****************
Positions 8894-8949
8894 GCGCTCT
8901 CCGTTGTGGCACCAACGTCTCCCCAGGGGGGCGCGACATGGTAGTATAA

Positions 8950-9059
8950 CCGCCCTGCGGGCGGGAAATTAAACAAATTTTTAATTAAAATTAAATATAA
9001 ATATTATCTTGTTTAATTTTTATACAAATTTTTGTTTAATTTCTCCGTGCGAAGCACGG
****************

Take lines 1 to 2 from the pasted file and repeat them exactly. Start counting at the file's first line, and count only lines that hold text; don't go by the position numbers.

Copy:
Positions 8894-8949
8894 GCGCTCT